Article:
Adjudicator appointed to prevent supermarket giants abusing suppliers

1 Jul

groceries

 

The role of ‘Groceries Code Adjudicator’ has been formally established in law, with powers to advise suppliers to major supermarkets and to arbitrate disputes.

In line with a clause requiring the position’s creation under the Groceries Supply Code of Practice, an independent adjudicator was required to ensure the Code was fully and effectively incorporated into the terms of supply between major retailers and suppliers. This decision was supported through a consultation with 60 stakeholders.

It has emerged that the blockbuster supermarkets have occasionally been guilty of abusing their superior market position. This is delineated clearly in the fact a rule was required stipulating that retailers “may not require suppliers to pay for shelf space, although payments may be required for promotions or new product listings, where the payments are proportional to the risk incurred by the retailer in stocking the new line.”

Farmers have to pay supermarkets a ‘risk premium’ to stock their more unusual produce? What would it take to sweeten the deal on a cake recipe that had never been trialled? A line of damson jam? Should small suppliers have to subsidise the likes of Tesco and Sainsburys for the type of ‘risk’ that is a normal part of business life? Does consumer demand for ever-cheaper groceries come at a very high price for British agriculture?

The Groceries Code also stated that retailers “may not require suppliers to make payments for wastage unless due to the supplier’s default or negligence, or as provided for in the supply agreement.” Which suggests that previously, if stock went past its sell-by date while on the shelf, the supermarket would have been able to claim compensation?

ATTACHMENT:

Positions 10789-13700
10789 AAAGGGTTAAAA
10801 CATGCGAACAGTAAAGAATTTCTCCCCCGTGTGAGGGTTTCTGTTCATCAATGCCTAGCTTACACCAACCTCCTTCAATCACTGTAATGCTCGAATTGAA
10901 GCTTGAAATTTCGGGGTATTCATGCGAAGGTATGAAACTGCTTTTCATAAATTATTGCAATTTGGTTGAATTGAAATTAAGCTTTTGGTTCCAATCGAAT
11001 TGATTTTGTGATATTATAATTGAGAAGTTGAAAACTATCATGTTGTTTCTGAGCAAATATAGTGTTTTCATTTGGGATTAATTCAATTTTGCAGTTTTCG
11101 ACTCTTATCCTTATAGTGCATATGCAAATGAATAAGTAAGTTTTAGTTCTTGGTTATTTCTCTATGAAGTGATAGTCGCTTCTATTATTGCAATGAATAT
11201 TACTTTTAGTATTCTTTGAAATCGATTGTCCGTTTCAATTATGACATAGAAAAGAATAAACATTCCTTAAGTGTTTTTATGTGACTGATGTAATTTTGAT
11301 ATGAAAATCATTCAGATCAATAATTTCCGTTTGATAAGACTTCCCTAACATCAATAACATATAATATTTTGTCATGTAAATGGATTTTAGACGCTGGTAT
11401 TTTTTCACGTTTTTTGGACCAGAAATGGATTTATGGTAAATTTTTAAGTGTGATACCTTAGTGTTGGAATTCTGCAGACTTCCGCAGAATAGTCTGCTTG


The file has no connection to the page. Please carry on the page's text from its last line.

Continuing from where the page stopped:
Christine Tacon, who has been appointed the Adjudicator, will receive submissions and complaints in strict confidentiality. The department is already open to allegations of violation of the Code but stresses, “We will only be able to launch investigations after we have completed our consultation and finalised our guidance. We anticipate this will be by the end of the year.”

Further information on the relevant bills is available on the Department of Fair Trading website, but the results of the consultation were not published in full because many of the submissions were made in confidence. Those consulted included major retailers, suppliers, trade associations, non government organisations (NGO’s), unions, other Government bodies, church groups, charities and a number of private individuals (most of whom responded in support of ActionAid’s “Who Pays?” campaign.) All those who consented were sent a copy.

The Department of Fair Trading also stresses that only those engaged as suppliers or vendors of groceries, as defined in the following list, fall under the remit of the GCA. “Groceries” consist of: “food (other than that sold for consumption in the store), pet food, drinks (alcoholic and non-alcoholic, other than that sold for consumption in the store), cleaning products, toiletries and household goods.”

The definition does not include “petrol, clothing, DIY products, financial services, pharmaceuticals, newspapers, magazines, greetings cards, CDs, DVDs, videos and audio tapes, toys, plants, flowers, perfumes, cosmetics, electrical appliances, kitchen hardware, gardening equipment, books, tobacco and tobacco products.” So any tobacco company worried it is not getting a fair deal for its carcinogenic carbon-sticks will have to go elsewhere. Dyson too would not be able to cry foul if Aldi reneged on a contract for its vacuum technology, at least not to the Groceries Code Adjudicator.

Among the other important clauses of the Code are that “A Designated Retailer must not require significant changes to supply chain procedures without reasonable notice in writing or full compensation for costs incurred as a result of the failure to give reasonable notice.” Also, that payment must be sent through a reasonable time after invoice.

 

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